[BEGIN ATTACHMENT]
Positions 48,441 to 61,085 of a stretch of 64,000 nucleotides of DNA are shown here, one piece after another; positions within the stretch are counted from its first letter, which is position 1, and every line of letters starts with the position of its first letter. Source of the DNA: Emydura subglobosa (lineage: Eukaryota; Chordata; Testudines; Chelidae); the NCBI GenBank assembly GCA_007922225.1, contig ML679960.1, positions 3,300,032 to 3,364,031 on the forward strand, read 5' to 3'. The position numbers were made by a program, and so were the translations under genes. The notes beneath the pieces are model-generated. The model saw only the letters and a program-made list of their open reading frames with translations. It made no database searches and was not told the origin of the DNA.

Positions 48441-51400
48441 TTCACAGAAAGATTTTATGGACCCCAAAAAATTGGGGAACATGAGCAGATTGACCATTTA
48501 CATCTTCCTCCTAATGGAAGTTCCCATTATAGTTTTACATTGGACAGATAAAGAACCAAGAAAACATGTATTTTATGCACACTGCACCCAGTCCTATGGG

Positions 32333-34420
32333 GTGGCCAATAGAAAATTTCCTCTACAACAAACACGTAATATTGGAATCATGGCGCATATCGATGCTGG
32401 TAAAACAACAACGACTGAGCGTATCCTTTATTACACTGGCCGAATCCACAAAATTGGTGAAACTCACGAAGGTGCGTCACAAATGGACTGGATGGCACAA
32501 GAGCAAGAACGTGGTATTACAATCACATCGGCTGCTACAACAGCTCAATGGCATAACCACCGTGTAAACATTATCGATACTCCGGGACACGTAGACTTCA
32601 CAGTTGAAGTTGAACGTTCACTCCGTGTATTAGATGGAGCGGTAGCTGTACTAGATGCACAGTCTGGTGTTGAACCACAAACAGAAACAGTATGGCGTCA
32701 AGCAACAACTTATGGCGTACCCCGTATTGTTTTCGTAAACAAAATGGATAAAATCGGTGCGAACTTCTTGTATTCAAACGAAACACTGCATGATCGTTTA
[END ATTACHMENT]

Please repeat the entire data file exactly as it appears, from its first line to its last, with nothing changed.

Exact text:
Positions 48,441 to 61,085 of a stretch of 64,000 nucleotides of DNA are shown here, one piece after another; positions within the stretch are counted from its first letter, which is position 1, and every line of letters starts with the position of its first letter. Source of the DNA: Emydura subglobosa (lineage: Eukaryota; Chordata; Testudines; Chelidae); the NCBI GenBank assembly GCA_007922225.1, contig ML679960.1, positions 3,300,032 to 3,364,031 on the forward strand, read 5' to 3'. The position numbers were made by a program, and so were the translations under genes. The notes beneath the pieces are model-generated. The model saw only the letters and a program-made list of their open reading frames with translations. It made no database searches and was not told the origin of the DNA.

Positions 48441-51400
48441 TTCACAGAAAGATTTTATGGACCCCAAAAAATTGGGGAACATGAGCAGATTGACCATTTA
48501 CATCTTCCTCCTAATGGAAGTTCCCATTATAGTTTTACATTGGACAGATAAAGAACCAAGAAAACATGTATTTTATGCACACTGCACCCAGTCCTATGGG

Positions 32333-34420
32333 GTGGCCAATAGAAAATTTCCTCTACAACAAACACGTAATATTGGAATCATGGCGCATATCGATGCTGG
32401 TAAAACAACAACGACTGAGCGTATCCTTTATTACACTGGCCGAATCCACAAAATTGGTGAAACTCACGAAGGTGCGTCACAAATGGACTGGATGGCACAA
32501 GAGCAAGAACGTGGTATTACAATCACATCGGCTGCTACAACAGCTCAATGGCATAACCACCGTGTAAACATTATCGATACTCCGGGACACGTAGACTTCA
32601 CAGTTGAAGTTGAACGTTCACTCCGTGTATTAGATGGAGCGGTAGCTGTACTAGATGCACAGTCTGGTGTTGAACCACAAACAGAAACAGTATGGCGTCA
32701 AGCAACAACTTATGGCGTACCCCGTATTGTTTTCGTAAACAAAATGGATAAAATCGGTGCGAACTTCTTGTATTCAAACGAAACACTGCATGATCGTTTA